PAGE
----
Published: January 8th, 2013
By Andrew Freedman
It’s official: 2012 was the warmest year on record in the lower 48 states, as the country experienced blistering spring and summer heat, tinderbox fire weather conditions amid a widespread drought, and one of the worst storms to ever strike the Mid-Atlantic and Northeast.
According to the National Oceanic and Atmospheric Administration (NOAA), 2012 had an average temperature of 55.3°F, which eclipsed 1998, the previous record holder, by 1°F. That was just off Climate Central’s calculation in mid-December, which projected an expected value of 55.34°F, based on historical data.
The 1°F difference from 1998 is an unusually large margin, considering that annual temperature records are typically broken by just tenths of a degree Fahrenheit. In fact, the entire range between the coldest year on record, which occurred in 1917, and the previous record warm year of 1998 was just 4.2°F.
"Climate change has had a role in this [record],” said Jake Crouch, a climate scientist at NOAA's National Climatic Data Center in Asheville, N.C. He said it isn't clear yet how much of the temperature record was due to climate change compared to natural variability.
During the summer, nearly 100 million people experienced 10 or more days with temperatures greater than 100°F, which is about one-third of the nation’s population, NOAA reported.
With 34,008 daily high temperature records set or tied the year compared to just 6,664 daily record lows — a ratio of about five high temperature records for every one low temperature record — 2012 was no ordinary weather year in the U.S. It wasn’t just the high temperatures that set records, though. Overnight low temperatures were also extremely warm, and in a few cases the overnight low was so warm that it set a high temperature record, a rare feat.
Even more astonishing is the imbalance between all-time records. According to data from NOAA's National Climatic Data Center, there were 356 all-time high temperature records set or tied across the entire U.S. in 2012, compared to four all-time low temperature records. All of the all-time record lows occurred in Hawaii.
As the climate has warmed during the past several decades, there has been a growing imbalance between record daily high temperatures in the contiguous U.S. and record daily lows. A study published in 2009 found that rather than a 1-to-1 ratio, as would be expected if the climate were not warming, the ratio has been closer to 2-to-1 in favor of warm temperature records during the past decade (2000-2009). This finding cannot be explained by natural climate variability alone, the study found, and is instead consistent with global warming.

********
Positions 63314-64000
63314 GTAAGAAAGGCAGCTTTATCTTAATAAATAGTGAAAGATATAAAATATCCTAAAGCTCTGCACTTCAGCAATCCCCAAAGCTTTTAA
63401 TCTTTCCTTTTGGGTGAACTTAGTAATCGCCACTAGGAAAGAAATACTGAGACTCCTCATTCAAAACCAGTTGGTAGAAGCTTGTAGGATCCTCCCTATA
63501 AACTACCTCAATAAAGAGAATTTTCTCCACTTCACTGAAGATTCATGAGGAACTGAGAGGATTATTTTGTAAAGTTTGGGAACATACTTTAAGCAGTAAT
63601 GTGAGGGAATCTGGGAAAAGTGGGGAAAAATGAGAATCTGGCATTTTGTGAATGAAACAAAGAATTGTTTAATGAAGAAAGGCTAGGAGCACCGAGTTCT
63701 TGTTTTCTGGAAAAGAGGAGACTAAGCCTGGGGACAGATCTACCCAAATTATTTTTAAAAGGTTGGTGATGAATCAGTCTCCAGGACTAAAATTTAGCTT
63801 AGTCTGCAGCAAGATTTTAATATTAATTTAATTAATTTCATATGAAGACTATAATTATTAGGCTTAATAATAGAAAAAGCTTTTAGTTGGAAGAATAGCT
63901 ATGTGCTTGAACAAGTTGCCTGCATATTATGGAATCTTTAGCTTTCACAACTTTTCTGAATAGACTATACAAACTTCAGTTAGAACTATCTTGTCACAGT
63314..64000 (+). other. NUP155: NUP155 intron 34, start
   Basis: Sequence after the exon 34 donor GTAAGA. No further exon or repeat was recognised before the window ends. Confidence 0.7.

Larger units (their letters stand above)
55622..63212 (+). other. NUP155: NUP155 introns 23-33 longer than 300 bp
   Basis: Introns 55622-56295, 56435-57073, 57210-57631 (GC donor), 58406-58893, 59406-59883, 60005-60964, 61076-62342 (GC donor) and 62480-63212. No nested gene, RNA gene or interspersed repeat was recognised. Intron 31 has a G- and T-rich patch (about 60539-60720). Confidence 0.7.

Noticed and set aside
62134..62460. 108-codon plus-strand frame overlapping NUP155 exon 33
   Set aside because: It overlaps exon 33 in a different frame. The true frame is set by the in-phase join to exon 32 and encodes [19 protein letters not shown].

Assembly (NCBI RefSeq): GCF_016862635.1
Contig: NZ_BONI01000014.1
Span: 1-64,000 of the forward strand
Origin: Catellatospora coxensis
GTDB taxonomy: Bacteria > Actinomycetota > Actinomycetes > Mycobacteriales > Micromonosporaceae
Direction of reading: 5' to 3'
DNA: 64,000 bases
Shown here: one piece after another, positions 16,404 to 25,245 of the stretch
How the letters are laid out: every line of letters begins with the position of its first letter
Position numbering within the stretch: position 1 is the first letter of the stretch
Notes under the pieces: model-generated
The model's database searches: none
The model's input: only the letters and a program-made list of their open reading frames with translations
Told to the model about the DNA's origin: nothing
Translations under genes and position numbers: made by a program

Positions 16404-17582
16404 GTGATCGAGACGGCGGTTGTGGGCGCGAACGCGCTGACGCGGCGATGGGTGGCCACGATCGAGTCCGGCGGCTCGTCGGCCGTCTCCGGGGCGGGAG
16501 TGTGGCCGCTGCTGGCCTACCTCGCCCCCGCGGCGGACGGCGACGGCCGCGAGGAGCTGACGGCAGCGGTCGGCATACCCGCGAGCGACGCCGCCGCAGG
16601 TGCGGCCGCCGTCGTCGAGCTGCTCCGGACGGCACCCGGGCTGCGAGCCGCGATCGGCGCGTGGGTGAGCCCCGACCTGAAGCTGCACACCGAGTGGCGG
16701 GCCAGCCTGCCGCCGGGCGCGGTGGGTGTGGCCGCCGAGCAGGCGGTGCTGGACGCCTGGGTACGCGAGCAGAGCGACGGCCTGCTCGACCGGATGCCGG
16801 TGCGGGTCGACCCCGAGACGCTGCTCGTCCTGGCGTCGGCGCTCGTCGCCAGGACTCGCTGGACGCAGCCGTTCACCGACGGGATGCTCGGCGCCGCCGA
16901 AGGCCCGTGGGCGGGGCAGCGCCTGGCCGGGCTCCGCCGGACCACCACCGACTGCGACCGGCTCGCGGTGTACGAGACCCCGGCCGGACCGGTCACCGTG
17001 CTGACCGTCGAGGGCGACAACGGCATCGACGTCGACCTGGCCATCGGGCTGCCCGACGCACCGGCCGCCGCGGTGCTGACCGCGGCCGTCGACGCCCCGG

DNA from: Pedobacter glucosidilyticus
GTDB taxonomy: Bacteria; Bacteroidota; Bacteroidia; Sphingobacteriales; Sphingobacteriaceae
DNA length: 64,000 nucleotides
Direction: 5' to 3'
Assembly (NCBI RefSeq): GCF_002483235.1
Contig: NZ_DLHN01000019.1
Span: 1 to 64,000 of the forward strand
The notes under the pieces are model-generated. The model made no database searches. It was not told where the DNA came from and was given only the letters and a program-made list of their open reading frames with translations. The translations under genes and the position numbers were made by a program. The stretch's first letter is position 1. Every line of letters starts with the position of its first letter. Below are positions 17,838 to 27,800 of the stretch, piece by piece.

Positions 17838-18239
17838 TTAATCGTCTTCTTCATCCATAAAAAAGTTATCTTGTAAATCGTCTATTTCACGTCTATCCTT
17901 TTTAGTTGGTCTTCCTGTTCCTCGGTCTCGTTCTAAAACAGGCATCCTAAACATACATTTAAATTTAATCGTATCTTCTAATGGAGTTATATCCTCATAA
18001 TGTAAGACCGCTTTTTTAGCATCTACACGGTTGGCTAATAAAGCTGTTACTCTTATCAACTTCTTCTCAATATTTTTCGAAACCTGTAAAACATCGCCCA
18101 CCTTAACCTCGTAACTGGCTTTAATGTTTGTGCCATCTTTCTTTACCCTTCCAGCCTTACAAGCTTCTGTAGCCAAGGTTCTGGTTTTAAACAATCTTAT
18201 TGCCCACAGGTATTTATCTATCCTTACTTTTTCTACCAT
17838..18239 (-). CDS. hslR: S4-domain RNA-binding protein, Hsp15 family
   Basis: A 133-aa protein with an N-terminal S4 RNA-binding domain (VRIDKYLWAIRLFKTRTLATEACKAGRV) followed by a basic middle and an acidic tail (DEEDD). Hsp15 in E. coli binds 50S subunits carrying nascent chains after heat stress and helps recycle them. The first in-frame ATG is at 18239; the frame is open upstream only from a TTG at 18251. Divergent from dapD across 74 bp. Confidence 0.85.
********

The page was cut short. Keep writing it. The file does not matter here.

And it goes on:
Driven largely by the warm temperatures and the massive drought, one measure of extreme weather conditions, known as the Climate Extremes Index, shows that it was the second-most extreme year on record, second only to 1998. Studies show that in response to global warming, some extreme events, such as heat waves, are already becoming more likely to occur and more intense.
The year was also characterized by extreme drought, and two states — Nebraska and Wyoming — also had their driest year on record. Eight more states had annual precipitation totals that ranked in the bottom 10.
At its maximum extent in July, drought conditions encompassed 61 percent of the nation, with the most intense conditions in the Great Plains, West, and Midwest.
According to NOAA, the year saw 11 natural disasters that cost at least $1 billion in losses, including Hurricane Sandy, which struck the Mid-Atlantic and Northeast on October 29-30.
Globally, 2012 is expected to be ranked as the eighth-warmest year on record, with that announcement coming later in the month.